Domestic and external factors in interest rate determination
AbstractThis paper develops a theoretical framework which allows for both domestic and external factors in the determination of interest rates. We argue that if capital controls are imposed, or if the risk premium is a function of disequilibria in the money market, domestic factors should also play a role. We assess empirically the role of both domestic monetary conditions and open economy factors in the US, Japan and Germany, France and Switzerland. Our results suggest the following. Concerning external factors, monetary policy in Germany affects significantly both US and Japanese interest rates; Germany, on the other hand, is rather responsive to developments in continental Europe, in spite of its 'dominance' of the EMS. As for domestic influences, inflationary expectations are an important factor in explaining interest rate behaviour in Japan, and the budget deficit plays a role in the US. Also, the US monetary authorities adopt a more accommodating policy than the Bundesbank.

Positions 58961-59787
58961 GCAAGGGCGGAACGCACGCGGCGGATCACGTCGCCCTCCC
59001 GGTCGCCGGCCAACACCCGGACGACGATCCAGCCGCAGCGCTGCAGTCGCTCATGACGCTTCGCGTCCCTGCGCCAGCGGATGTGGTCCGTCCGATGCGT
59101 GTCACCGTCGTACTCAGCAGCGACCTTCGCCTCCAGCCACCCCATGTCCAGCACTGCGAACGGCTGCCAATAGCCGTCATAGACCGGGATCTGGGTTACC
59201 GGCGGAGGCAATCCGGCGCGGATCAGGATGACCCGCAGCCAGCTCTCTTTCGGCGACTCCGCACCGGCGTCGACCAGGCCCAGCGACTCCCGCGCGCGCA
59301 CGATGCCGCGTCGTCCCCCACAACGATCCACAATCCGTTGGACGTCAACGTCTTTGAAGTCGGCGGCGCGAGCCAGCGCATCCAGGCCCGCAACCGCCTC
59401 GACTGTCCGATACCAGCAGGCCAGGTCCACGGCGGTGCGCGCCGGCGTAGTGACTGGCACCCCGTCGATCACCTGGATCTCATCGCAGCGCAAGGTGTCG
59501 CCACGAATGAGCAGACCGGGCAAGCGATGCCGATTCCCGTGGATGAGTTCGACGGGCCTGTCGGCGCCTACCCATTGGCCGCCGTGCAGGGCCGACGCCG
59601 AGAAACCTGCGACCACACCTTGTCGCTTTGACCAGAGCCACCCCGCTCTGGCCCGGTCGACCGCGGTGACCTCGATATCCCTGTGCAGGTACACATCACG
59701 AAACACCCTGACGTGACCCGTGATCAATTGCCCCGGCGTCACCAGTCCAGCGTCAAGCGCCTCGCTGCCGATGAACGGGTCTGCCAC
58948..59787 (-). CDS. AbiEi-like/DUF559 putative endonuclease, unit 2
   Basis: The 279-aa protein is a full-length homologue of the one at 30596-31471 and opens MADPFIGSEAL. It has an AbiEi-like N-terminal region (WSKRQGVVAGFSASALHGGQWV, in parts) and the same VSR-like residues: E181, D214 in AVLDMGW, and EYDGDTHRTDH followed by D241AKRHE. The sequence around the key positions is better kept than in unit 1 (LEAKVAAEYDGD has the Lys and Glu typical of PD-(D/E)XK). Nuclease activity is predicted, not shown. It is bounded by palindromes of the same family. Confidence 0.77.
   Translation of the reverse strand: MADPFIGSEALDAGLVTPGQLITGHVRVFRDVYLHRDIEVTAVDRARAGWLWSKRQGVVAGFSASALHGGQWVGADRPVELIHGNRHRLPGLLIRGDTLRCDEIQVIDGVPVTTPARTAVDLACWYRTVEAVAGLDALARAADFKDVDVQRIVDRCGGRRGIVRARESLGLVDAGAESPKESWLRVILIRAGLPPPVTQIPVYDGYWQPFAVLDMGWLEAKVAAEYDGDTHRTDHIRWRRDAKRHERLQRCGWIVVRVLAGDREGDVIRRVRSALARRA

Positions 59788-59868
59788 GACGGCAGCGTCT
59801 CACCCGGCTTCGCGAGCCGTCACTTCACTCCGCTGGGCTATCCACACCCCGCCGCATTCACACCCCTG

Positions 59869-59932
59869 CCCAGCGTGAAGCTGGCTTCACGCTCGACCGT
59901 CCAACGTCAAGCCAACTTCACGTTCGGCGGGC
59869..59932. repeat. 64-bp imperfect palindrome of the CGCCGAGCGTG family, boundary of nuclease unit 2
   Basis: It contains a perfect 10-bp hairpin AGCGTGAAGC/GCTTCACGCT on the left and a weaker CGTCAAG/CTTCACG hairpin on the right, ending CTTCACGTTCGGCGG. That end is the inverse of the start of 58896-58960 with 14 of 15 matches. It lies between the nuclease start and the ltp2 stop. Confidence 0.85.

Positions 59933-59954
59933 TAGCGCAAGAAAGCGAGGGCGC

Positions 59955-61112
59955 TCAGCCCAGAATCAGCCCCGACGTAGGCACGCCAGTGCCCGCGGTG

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Bibliographic InfoArticle provided by Taylor & Francis Journals in its journal Applied Financial Economics.
Volume (Year): 7 (1997)
Issue (Month): 5 ()
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- Butter, Frank A.G. den & Jansen, Pieter W., 2001.
"An empirical analysis of the German long-term interest rate,"
Serie Research Memoranda
0029, VU University Amsterdam, Faculty of Economics, Business Administration and Econometrics.
- Frank A. G. Den Butter & Pieter Jansen, 2004. "An empirical analysis of the German long-term interest rate," Applied Financial Economics, Taylor & Francis Journals, vol. 14(10), pages 731-741.
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